Origin of Financial Inclusion in Islam

It should be noted here that the notion of financial inclusion in Islam is not an after-thought of modern welfare and pro-active role of the government. Islam envisaged financial inclusion at a time when there was no governmental intervention to make things better for the poor and marginalized. Before the advent of Islam, the poor never enjoyed the state support. More often, they were left to fend for themselves. Even today in the absence of assured assistance from the state, the poor and marginalized sections of the society find themselves at the mercy of market forces.

Historically, the mechanism for financial inclusion in Islam may be linked to economic exigencies in the early period of the Islamic era in particular and the moral and ethical obligations of the Islamic state in general. Before the migration of the Prophet from Makkah to Madinah in 622 CE, the economic condition of Muslims, except in the case of a few, was far from satisfactory. They were subjected to one or the other type of humiliation and exploitation. On the slightest pretext, the poor in general and slaves in particular were tortured and humiliated by Jews who were engaged in money lending. Charging 50 percent interest rate was considered normal.

When the Prophet migrated to Madinah and decided to settle there, a large number of his followers followed suit. The economy of Madinah and material resources of Madinan Muslims came under a great stress. Even though the poor ansar (helpers) themselves were victims of Jewish financial exploitation, they voluntarily came forward to help their migrant brothers (muhajirun). These included a few rich persons who had come empty handed, leaving behind all their belongings at Makkah.

At Madinah, the Prophet faced two serious problems. First, it was necessary to find a way of accommodating the migrants into the city’s economic system. Secondly, the Makkans in their frustration had sent an ultimatum to the Madinans, saying “Our enemy is amongst you. Kill him or drive him out, otherwise we shall take the necessary steps”. The Prophet met these two challenges bravely. He succeeded in overcoming almost every odd before him. Using his farsightedness and economic wisdom, the Prophet in due course of time changed the course of history of the world.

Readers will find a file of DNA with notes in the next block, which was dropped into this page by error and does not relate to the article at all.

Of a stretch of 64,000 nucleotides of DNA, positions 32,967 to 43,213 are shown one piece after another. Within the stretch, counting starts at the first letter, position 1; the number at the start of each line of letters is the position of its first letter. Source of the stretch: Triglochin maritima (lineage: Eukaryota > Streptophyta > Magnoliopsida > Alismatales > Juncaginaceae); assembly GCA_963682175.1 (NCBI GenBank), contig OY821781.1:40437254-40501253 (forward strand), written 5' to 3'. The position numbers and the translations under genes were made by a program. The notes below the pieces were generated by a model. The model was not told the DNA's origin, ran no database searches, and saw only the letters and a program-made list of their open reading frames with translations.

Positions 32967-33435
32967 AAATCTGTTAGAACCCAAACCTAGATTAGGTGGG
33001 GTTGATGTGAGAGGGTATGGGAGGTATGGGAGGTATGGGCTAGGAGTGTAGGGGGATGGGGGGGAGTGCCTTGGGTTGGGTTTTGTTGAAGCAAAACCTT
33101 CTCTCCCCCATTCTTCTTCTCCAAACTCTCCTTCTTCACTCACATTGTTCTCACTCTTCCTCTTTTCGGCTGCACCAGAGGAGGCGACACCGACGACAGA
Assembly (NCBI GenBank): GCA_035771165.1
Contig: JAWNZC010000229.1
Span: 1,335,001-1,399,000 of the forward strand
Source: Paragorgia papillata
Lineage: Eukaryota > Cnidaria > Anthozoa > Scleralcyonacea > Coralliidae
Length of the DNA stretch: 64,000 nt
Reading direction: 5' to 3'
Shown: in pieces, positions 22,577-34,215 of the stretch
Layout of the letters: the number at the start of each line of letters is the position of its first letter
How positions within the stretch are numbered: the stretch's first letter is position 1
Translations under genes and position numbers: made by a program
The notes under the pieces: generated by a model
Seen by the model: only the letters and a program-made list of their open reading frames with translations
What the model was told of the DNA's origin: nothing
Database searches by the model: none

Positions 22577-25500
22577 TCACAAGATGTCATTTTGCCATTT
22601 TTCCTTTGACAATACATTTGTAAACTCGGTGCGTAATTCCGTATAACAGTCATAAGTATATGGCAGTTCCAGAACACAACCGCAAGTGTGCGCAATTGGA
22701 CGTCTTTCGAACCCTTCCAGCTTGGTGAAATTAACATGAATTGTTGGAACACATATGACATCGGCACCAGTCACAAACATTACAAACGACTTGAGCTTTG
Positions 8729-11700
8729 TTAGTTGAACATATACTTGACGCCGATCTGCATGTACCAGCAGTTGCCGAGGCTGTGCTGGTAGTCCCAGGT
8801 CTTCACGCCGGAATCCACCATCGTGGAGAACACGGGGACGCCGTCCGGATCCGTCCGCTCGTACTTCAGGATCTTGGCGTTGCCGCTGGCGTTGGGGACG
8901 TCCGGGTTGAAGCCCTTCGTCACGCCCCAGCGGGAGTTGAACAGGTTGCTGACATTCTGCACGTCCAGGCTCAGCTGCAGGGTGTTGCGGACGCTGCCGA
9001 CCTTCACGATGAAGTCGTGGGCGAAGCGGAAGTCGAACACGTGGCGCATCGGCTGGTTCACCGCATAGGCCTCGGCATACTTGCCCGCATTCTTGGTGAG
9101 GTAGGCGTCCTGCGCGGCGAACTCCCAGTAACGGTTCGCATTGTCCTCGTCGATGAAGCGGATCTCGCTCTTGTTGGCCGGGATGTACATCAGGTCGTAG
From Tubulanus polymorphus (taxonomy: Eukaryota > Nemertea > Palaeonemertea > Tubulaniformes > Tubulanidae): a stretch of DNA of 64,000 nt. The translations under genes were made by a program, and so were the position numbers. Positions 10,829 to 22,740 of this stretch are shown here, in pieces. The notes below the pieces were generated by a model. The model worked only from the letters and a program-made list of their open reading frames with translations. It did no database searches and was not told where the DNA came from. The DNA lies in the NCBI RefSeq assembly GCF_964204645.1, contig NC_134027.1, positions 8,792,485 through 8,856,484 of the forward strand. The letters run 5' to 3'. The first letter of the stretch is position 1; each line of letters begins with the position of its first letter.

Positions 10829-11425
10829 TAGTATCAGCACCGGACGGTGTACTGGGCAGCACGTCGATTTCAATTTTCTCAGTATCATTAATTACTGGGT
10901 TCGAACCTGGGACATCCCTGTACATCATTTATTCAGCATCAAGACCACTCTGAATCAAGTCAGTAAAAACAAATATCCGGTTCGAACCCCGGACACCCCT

The Prophet summoned the ansar and muhajirun and paired every muhajir with a nasir as his brother. The ansar readily accepted the arrangement and shared their property, movable and immovable, with their brothers-in-Islam. The Prophet also appealed for donations for distribution amongst the needy and deserving migrants. The early Islamic history is full of examples of generous contributions, both in cash and kind. It should be, however, noted that the donations were mainly occasional and there was no arrangement for a regular flow of funds. The poor followers of Islam continued to suffer at the hands of Jews. Thus, in the backdrop of above-mentioned factors, the Prophet of Islam thought of the financial inclusion of poor and marginalized sections of his followers.

2. Means of financial inclusion

The Prophet arranged for the financial inclusion at two levels, at the state level and secondly, at the individual and community level. At the first level, a regular flow of funds from rich to the state [public treasury] and then from the state to the poor and needy was arranged. This entire process was given the place of ibadah and termed as zakah. For the first time in the history of world religions, Islam accorded made the financial inclusion of the poor and needy into a religious tenet.